Dear Mr. President

Those who didn't want Mohamed ElBaradei as head of the IAEA just may get him as president of Egypt

The Director General of the International Atomic Energy Agency, Mohamed ElBaradei, is not exactly Israel's darling. When he was up for for reelection to a third term, in 1995, Israel made a sizable effort to convince the United States that he was "too soft" on Iran's nuclear program, and that someone tougher should be found. The George W. Bush administration, which didn't need Israel to persuade it, squirmed a bit but finally agreed to the appointment. Several months later ElBaradei was awarded the Nobel Prize for Peace, but not the trust of Israel or the United States.

This month ElBaradei will complete his term, to be replaced by Yukiya Amano, Japan's ambassador to the IAEA. But the Egyptian diplomat and nuclear expert does not intend be idle now, after 12 years of intensive activity that included examination of the nuclear programs of Libya, North Korea, Iran and Iraq. At 67 he does not even reject out of hand the idea of a political career in Egypt. Not just any career - he is prepared to seriously consider a presidential bid - "on condition it is ensured that the elections will be free, clean and transparent," as he stipulated in an interview to CNN in Arabic last week.

The Egyptian presidential election is scheduled to be held only in 2011, but the political cauldron there is already seething. Two weeks ago it was reported here that journalist and pundit Mohamed Hassanein Heikal has proposed establishing a council of experts to lay the foundations for a democratic Egypt "that will give hope instead of despair to the next generation." He expressed strong opposition to the candidacy of President Hosni Mubarak's son Gamal and suggested that ElBaradei would be a worthy member of this important council.

The opposition Wafd Party did not let Haikel's idea sink into oblivion as just another utterance by a political historian. It has called upon ElBaradei to return to Egypt and declare his candidacy on behalf of the Wafd. ElBaradei has not decided whether to run as an opposition candidate or as an independent, nor is it entirely clear what he means by "free and clean" elections. Is he saying that previous Egyptian elections were not "free and clean"? In any case there is no need to wait for an explanation in order to understand the extent of ElBaradei's criticism of the Egyptian regime.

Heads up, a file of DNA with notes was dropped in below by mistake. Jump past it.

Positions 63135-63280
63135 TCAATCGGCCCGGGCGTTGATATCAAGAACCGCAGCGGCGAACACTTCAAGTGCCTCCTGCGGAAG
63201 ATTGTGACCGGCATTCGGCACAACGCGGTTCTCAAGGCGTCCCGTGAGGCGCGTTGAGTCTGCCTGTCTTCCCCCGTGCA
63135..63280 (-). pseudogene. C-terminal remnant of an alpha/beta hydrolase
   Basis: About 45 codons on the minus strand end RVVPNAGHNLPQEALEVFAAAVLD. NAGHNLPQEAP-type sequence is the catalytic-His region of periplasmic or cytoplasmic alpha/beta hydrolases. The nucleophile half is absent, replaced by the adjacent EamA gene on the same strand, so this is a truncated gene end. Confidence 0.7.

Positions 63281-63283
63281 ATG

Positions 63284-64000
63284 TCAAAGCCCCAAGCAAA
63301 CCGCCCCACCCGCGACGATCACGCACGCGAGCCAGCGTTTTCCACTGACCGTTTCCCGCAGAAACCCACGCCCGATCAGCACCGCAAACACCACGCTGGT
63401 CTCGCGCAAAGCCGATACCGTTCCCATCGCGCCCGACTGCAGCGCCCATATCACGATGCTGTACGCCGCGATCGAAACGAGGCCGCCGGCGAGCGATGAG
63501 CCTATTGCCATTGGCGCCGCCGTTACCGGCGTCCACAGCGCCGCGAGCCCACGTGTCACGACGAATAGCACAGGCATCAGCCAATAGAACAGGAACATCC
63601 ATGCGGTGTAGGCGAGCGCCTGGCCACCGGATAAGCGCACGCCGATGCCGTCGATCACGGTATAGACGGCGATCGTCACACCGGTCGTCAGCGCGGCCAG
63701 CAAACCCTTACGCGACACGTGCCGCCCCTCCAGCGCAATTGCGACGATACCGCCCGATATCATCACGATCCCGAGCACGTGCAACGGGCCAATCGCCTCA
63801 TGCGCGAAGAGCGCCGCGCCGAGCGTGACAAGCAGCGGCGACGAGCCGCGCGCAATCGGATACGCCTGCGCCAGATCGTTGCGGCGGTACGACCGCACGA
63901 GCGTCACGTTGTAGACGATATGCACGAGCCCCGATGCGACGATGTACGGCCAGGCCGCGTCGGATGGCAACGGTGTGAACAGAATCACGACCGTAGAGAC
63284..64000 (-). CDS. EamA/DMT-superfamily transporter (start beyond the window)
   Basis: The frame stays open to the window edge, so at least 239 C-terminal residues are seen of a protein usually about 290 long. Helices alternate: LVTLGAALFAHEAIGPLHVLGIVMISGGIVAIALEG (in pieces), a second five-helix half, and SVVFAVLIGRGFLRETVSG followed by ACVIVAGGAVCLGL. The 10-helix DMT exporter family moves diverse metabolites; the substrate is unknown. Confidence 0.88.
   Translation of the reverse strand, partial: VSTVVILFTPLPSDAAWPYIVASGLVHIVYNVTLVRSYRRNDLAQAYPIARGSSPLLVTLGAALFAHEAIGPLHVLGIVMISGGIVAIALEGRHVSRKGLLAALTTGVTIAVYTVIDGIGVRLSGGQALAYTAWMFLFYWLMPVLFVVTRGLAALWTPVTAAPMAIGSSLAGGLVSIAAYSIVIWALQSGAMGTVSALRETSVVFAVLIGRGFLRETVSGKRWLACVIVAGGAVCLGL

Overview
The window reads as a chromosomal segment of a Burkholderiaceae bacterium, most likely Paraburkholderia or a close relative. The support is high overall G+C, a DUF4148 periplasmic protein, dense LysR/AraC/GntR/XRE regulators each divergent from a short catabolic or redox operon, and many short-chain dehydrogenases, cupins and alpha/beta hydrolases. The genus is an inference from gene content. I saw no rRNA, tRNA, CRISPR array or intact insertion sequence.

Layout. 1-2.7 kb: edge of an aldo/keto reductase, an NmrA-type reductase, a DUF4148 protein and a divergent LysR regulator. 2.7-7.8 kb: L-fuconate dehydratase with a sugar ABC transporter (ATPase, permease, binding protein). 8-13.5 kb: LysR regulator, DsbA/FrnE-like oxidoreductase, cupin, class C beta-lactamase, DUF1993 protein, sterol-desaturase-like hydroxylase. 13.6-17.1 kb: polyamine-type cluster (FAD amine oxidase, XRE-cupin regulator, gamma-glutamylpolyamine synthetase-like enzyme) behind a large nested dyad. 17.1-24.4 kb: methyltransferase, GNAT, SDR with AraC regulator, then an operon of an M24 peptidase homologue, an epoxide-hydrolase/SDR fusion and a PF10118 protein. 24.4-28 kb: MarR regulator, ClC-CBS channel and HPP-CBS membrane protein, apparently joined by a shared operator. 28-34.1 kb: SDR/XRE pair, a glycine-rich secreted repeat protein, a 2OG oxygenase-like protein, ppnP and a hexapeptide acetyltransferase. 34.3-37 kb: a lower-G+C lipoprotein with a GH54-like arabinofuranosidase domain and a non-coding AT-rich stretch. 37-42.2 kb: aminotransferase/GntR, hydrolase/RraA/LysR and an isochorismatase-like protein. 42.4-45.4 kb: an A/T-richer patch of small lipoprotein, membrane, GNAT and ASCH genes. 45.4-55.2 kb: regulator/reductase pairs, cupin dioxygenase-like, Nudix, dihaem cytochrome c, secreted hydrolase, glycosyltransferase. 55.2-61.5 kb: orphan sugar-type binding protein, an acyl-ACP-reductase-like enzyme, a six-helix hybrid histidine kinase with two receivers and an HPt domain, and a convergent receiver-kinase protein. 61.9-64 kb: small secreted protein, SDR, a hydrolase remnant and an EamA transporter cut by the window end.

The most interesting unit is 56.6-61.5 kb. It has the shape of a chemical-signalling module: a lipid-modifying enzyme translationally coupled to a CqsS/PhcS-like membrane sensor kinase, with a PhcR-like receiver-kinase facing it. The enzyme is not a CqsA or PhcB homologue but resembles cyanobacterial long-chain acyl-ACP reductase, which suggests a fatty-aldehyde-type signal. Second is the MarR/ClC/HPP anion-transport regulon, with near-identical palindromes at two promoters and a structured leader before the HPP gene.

The stone ElBaradei has thrown into the pond has already created vigorous ripples within Egypt's political community. The Muslim Brotherhood's religious bloc has announced that it will not support him, and some organizations on the left believe he does not have the experience in dealing with government and with the huge political and economic problems plaguing the country.

However, the leaders of the Kifaya ("enough") movement, which unites most of the opponents to passing the presidency down to Gamal Mubarak, have decided to examine giving their support to ElBaradei if he announces his candidacy.

So far there has been no response from the ruling party, which continues to promote Gamal Mubarak as a sole candidate. For now it seems it has nothing to fear. In order for ElBaradei to be a presidential candidate he must be a member for at least one year of a legal political party that has been active for at least five years. Alternatively he could run as an independent, which would require signatures from 250 elected officials, including at least 65 from the People's Assembly, the lower house of parliament, and at least 25 from the Shura Council, the upper house. The ruling party controls both these institutions with a firm hand and it is doubtful he could gather the required signatures. Moreover, ElBaradei will have to test the support of the Egyptian army, The top brass apparently favor intelligence chief Omar Suleiman to succeed Mubarak. For now, we can amuse ourselves with the idea that those who opposed ElBaradei as head of the IAEA may get him as president of Egypt.

Weapon secrets

In the story of the Iranian ship carrying arms apparently intended for Hezbollah, Egypt's part in the capture has disappeared. The media could only report that "as usual" Egypt turned a blind eye, and that "apparently" this was not the first time Egypt has allowed weapons shipments to pass through its territory. This of course is the same Egypt that arrested a Hezbollah cell a few months ago and disclosed the arms it intended to send into Gaza, the same Egypt that is also taking action against people who are smuggling weapons from Sudan. But Egypt has always been an easy target for criticism.

Here's something to think about. The Iranian ship docked at Egypt's Port of Damietta, where the containers containing weapons were unloaded and reloaded onto the Francop, a German ship with a Cypriot crew flying the Antiguan flag.

Did Israel inform Egypt of the ship's imminent arrival at Damietta? Did it warn Cairo that a ship with deadly cargo was about to leave its territory, and ask that Egypt apprehend it? The short answer is "No way." After all, how could the Egyptians be trusted to stop the ship or unload its cargo and arrest its crew? They might even tell the captain that his ship is under Israeli surveillance.

But how could Israel, which craved the booty of the seized arms and the media victory, have permitted a situation in which Egypt, even if by chance, might decide to inspect the ship and unload its cargo? Could Israel have risked having some of the cargo being opened in Egypt, only to be smuggled into Gaza? In short, it is difficult to imagine that Israel genuinely left things to chance and did not share the secret with Egypt.